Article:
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Click here to read the report. Here’s the abstract:
Across the Upper Missouri River Basin, the recent drought of 2000 to 2010, known as the “turn-of-the-century drought,” was likely more severe than any in the instrumental record including the Dust Bowl drought. However, until now, adequate proxy records needed to better understand this event with regard to long-term variability have been lacking. Here we examine 1,200 y of streamflow from a network of 17 new tree-ring–based reconstructions for gages across the upper Missouri basin and an independent reconstruction of warm-season regional temperature in order to place the recent drought in a long-term climate context. We find that temperature has increasingly influenced the severity of drought events by decreasing runoff efficiency in the basin since the late 20th century (1980s) onward. The occurrence of extreme heat, higher evapotranspiration, and associated low-flow conditions across the basin has increased substantially over the 20th and 21st centuries, and recent warming aligns with increasing drought severities that rival or exceed any estimated over the last 12 centuries. Future warming is anticipated to cause increasingly severe droughts by enhancing water deficits that could prove challenging for water management.
In much of the western United States (hereafter “the West”), water demand (i.e., the combination of atmospheric demands, ecological requirements, and consumptive use) is approaching or has exceeded supply, making the threat of future drought an increasing concern for water managers. Prolonged drought can disrupt agricultural systems and economies, challenge river system control and navigation, and complicate management of sensitive ecological resources. Recently, ample evidence has emerged to suggest that the severity of several regional 21st-century droughts has exceeded the severity of historical drought events; these recent extreme droughts include the 2011 to 2016 California drought and the 2000 to 2015 drought in the Colorado River basin.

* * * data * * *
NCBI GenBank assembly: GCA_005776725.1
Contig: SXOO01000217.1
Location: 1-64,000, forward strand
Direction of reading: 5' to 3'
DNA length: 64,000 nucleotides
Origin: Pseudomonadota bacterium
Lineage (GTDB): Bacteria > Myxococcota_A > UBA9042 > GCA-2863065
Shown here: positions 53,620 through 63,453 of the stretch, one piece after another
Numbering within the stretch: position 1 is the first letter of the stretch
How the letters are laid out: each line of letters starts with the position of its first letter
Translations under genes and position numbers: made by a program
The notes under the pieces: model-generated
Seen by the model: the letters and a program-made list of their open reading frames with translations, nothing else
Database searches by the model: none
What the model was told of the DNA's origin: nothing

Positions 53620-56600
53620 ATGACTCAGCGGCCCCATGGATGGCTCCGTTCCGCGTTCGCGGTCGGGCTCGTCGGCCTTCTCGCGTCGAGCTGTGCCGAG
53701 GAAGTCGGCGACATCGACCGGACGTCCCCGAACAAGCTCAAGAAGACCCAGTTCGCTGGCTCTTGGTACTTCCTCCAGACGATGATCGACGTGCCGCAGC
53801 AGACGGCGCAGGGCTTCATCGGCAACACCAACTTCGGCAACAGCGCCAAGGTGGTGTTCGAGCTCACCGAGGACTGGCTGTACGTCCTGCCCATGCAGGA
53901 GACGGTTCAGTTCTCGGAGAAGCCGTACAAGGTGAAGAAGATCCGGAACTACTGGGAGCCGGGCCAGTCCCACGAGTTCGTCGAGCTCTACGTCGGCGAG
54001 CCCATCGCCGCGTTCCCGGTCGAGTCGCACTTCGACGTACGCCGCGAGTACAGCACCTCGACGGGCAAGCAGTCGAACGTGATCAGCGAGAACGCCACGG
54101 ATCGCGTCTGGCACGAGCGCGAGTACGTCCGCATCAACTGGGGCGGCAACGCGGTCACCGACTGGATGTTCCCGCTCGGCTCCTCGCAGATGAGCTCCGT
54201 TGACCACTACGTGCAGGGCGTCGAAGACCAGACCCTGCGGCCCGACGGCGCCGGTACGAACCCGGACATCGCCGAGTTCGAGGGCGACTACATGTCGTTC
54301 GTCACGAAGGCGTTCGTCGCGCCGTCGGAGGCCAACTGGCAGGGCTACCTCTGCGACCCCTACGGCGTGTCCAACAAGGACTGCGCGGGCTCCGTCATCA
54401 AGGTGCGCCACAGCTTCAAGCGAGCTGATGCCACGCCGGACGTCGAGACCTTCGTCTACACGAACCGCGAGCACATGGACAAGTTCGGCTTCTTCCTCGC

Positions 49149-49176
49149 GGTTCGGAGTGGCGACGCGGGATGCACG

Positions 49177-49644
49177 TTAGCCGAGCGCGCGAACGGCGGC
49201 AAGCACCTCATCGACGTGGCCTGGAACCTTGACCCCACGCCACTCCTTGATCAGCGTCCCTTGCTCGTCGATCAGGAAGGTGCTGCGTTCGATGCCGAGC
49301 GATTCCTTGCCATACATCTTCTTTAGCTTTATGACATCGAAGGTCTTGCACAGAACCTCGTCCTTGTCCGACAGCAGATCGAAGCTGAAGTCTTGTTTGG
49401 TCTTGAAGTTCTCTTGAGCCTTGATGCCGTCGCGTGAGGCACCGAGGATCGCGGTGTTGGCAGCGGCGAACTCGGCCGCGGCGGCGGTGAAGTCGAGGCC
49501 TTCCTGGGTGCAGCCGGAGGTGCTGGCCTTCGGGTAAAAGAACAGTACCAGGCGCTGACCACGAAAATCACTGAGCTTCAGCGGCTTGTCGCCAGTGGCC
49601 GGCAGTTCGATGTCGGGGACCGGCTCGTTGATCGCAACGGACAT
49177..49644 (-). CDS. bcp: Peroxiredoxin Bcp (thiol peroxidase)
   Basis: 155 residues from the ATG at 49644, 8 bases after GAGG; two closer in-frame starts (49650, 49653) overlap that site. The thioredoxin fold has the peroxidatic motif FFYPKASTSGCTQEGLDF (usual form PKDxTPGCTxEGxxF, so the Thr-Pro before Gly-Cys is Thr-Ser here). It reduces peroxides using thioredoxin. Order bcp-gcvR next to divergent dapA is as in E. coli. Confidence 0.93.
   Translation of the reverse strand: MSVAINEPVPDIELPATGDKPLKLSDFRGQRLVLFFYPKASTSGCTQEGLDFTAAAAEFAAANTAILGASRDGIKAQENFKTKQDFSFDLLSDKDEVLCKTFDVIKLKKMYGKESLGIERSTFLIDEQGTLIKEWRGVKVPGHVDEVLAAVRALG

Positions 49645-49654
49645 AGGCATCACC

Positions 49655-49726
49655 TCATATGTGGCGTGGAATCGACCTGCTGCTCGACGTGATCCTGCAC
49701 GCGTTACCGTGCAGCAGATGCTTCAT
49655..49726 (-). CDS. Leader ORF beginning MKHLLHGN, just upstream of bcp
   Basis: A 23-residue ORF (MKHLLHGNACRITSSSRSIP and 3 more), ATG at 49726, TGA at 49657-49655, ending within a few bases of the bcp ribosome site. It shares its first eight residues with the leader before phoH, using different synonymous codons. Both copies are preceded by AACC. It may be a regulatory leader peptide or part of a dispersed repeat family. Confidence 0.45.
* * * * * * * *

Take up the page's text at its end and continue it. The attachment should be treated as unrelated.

Conspicuously absent thus far from investigations of recent droughts has been the Missouri River, the longest river in North America draining the largest independent river basin in the United States. Similar to California and the Upper Colorado River Basin, parts of the early 21st century have been remarkably dry across the Upper Missouri River Basin (UMRB). In fact, our assessment of streamflow for the UMRB suggests that the widespread drought period of 2000 to 2010, termed the “turn-of-the-century drought” by Cook et al., was a period of observationally unprecedented and sustained hydrologic drought likely surpassing even the drought of the Dust Bowl period.
Northern Hemisphere summer temperatures are now likely higher than they have been in the last 1,200 y, and the unique combination of recent anomalously high temperatures and severe droughts across much of the West has led numerous researchers to revisit the role of temperature in changing the timing and efficiency of runoff in the new millennium. Evidence suggests that across much of the West atmospheric moisture demands due to warming are reducing the effectiveness of precipitation in generating streamflow and ultimately surface-water supplies.
The waters of the Upper Missouri River originate predominantly in the Rocky Mountains of Montana, Wyoming, and Colorado, where high-elevation catchments capture and store large volumes of water as winter snowpack that are later released as spring and early summer snowmelt. This mountain water is an important component of the total annual flow of the Missouri, accounting for roughly 30% of the annual discharge delivered to the Mississippi River on average, but ranging between 14% to more than 50% from year to year, most of which is delivered during the critical warm-season months (May through September). Across much of the UMRB, cool-season (October through May) precipitation stored as winter snowpack has historically been the primary driver of streamflow, with observed April 1 snow-water equivalent (SWE) usually accounting for at least half of the variability in observed streamflow from the primary headwaters regions. However, since the 1950s, warming spring temperatures have increasingly driven regional snowpack declines that have intensified since the 1980s. By 2006, these declines amounted to a low snowpack anomaly of unusual severity relative to the last 800 y and spanned the snow-dominated watersheds of the interior West. A recent reassessment of snowpack declines across the West by Mote et al. suggests continued temperature-driven snowpack declines through 2016 totaling a volumetric storage loss of between 25 and 50 km3, which is comparable to the storage capacity of Lake Mead, the United States’ largest reservoir.